Trinidad & Santa Clara
They say that Trinidad went to sleep in 1850s and never really woke up. So true. Horse-ridden carts, people commuting on horses (yes, that’s true) and music in the air. That’s Trinidad for you.
Trinidad was our favourite of the four cities we visited in Cuba. From the most hospitable people, to the best music in the country, Trinidad takes you back in time and makes you wish that the clock never ticks.
Playa Ancor, or the Ancor beach is the best beach on the southern coast of Cuba and just 6 kms away from Trinidad. Our Airbnb host took us around in his old white Peugeot to a few other lesser known beaches as well.
The valley of sugar mills was also close by and it takes you back close to 150 years ago when Cuba was the world’s largest exporter of sugar. The sad part though is that the sweetness of the sugar was at the cost of a million bonded labor or African slaves who were working in the sugar mills in inhospitable conditions. From what we know, the average lifespan of a slave once he started working was not more than 4 years in Cuba. It was cheaper for the masters to get new slaves than to keep them healthy, and hence, as soon as a slave got ill, he was quarantined and thrown away once dead. There is a tree here which is 600 years old and has seen everything from the discovery of Cuba in 1519 to what it is today exactly 500 years later in 2019.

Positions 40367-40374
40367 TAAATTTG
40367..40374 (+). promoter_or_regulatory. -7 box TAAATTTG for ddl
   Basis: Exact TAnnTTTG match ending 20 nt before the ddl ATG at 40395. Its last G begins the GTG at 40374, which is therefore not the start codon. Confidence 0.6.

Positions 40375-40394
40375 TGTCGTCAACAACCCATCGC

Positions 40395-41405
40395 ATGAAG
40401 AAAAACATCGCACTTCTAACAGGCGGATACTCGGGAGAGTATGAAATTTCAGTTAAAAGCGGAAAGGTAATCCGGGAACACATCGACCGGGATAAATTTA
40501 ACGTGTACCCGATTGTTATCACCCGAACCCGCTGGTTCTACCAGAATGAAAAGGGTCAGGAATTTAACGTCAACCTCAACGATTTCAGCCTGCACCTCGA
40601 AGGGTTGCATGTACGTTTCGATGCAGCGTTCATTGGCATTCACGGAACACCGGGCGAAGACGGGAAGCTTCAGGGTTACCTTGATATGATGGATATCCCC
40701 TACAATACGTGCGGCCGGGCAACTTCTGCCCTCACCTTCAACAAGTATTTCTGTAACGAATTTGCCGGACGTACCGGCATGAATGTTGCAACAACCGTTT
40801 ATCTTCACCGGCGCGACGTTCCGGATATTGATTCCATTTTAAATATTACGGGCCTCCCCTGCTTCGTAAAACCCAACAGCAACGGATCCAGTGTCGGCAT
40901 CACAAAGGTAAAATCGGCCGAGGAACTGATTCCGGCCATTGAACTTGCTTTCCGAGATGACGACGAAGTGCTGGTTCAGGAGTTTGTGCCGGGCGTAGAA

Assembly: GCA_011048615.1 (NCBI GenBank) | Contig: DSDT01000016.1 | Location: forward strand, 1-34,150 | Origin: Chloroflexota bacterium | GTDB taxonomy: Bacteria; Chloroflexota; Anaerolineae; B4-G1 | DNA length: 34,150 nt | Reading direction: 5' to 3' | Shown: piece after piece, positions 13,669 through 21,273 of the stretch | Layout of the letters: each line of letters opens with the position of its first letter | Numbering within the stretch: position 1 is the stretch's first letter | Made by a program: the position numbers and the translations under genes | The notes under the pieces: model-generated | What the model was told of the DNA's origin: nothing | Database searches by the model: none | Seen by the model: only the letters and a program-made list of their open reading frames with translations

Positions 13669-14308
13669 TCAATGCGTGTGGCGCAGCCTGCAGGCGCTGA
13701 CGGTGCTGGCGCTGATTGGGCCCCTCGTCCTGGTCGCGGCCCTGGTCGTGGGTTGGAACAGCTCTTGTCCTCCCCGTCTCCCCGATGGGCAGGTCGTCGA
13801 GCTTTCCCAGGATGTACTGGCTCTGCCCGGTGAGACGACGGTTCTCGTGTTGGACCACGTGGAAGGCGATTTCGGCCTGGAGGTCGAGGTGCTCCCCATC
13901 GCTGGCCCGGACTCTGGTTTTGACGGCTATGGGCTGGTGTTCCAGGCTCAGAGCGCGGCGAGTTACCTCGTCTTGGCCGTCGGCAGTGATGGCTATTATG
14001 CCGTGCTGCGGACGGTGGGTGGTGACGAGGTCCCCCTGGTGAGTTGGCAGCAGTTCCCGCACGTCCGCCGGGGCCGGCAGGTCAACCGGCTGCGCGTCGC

Plaza Mayor is the most happening place in the city with tones of cafes and bars selling Cuba Libre, Mojitos and Daiquiris. Anything with Rum (or Ron in Cuba), in highest probability, the cocktail would have originated in Cuba.
Our Airbnb hosts’, Luis & Taimi, full time profession is to host tourists and take them around in their car as per their itinerary. They drove us from Trinidad to Santa Clara, the city with the mausoleum of Ernest ‘Che’ Guevara. It is a much bigger city than Trinidad but nothing really to see and experience other than the museum of ‘Che’.
This is the city where a lot of Cubans from nearby small towns come to shop for the month, since it has large supermarkets and probably more choice than they usually get in their small towns.
The Santa Clara Boulevard had a few nice bars and restaurants, where we grabbed a quick lunch before we moved to our next city, Cienfuegos.
Cienfuegos, also known as the Paris of Cuba, is also a big city as compared to Trinidad. We stayed here for 2 nights, but it was not even close to as beautiful as Trinidad. Cienfuegos primarily has two things to see as a tourist – Jose Marti Parque and La Punta.
La Punta is small beach cum park cum bar where you can take a swim in the ocean while sipping a glass of pina colada. In fact, this place had the best Pina Coladas we ever had.
After spending two nights here, we took a taxi collectivo (shared cab) from Cienfuegos back to Havana. (Cost: 20 CUCs per person)